The nap culture at Princeton may be one of the "saving graces" of Princetonians after all.
A study conducted by scientists at Berkeley has shown that an hour of sleep in the afternoon boosts the brain's ability to absorb new facts.
The scientists discovered that a memory-refreshing process occurs during sleep when fact-based information is filed and cleared from the brain's short term memory storage and "sent to the brain's prefrontal cortex, the filing cabinet of the mind".
Matthew Walker, a professor at Berkeley, explained, "It's as though the e-mail inbox in your hippocampus is full and, until you sleep and clear out those fact e-mails, you're not going to receive any more mail. It's just going to bounce until you sleep and move it into another folder."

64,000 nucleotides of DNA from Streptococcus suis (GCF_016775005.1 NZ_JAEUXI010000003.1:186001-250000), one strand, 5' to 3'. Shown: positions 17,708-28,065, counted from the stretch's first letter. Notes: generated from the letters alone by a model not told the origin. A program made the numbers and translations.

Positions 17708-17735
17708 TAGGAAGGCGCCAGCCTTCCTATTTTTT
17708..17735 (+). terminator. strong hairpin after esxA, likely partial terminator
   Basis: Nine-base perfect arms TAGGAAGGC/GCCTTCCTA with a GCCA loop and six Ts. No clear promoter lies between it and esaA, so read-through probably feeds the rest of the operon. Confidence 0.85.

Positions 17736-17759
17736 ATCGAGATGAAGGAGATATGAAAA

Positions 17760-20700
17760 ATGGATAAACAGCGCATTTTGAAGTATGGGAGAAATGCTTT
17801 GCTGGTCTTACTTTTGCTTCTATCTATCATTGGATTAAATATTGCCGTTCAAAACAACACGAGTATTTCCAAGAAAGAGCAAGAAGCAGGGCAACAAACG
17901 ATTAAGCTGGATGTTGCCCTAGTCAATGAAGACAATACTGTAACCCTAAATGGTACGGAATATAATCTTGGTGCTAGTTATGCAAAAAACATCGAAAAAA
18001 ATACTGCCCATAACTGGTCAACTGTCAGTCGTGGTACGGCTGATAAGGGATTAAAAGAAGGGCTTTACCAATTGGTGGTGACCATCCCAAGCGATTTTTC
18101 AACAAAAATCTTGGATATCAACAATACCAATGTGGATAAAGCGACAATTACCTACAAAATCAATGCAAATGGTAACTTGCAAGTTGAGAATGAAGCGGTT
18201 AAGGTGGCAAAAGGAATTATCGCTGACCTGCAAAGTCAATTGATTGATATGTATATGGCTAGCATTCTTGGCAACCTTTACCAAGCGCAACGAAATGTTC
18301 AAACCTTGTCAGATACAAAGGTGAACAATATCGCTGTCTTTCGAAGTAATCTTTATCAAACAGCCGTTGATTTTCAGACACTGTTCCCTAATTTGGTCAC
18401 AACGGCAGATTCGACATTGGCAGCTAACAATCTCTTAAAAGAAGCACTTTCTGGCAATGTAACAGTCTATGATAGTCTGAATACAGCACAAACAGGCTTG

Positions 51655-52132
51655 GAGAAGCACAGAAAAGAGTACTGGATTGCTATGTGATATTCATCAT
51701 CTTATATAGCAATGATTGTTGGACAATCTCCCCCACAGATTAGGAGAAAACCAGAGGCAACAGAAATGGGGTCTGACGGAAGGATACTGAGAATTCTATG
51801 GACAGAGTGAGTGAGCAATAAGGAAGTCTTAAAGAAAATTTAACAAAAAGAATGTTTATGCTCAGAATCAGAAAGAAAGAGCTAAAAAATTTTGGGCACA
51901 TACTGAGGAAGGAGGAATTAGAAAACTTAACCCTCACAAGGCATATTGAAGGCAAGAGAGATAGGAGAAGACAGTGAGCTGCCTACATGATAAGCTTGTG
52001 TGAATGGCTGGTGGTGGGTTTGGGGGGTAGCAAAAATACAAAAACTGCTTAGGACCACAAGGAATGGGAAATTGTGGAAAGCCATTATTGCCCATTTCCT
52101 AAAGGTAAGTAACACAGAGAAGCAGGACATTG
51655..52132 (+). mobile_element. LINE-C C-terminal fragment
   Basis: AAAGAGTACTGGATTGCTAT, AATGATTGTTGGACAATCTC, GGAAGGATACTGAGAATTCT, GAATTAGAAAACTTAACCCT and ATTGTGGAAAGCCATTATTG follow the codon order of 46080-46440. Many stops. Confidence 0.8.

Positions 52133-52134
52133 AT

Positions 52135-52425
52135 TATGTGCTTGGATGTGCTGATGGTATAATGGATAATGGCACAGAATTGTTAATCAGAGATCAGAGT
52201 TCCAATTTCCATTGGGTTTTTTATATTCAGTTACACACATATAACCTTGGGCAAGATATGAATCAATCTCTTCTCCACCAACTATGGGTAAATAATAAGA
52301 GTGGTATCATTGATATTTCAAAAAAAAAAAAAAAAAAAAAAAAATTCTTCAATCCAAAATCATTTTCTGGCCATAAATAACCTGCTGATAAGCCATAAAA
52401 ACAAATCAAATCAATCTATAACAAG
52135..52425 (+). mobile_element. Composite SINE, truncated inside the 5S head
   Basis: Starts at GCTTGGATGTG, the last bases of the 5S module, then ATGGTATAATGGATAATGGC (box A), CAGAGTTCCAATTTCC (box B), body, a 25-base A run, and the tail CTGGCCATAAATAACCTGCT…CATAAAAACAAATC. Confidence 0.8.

The results of the study also support previous research that found that "all nighters" can reduce one's ability to learn new facts by 40 percent. The short term memory, which is usually filed and emptied during sleep, fills up during such periods of sleep deprivation.
The message is clear for Princetonians: indulge in "afternoon siestas" and maybe you won't need the "all nighters" after all.
By Lavanya Jose, staff writer for News.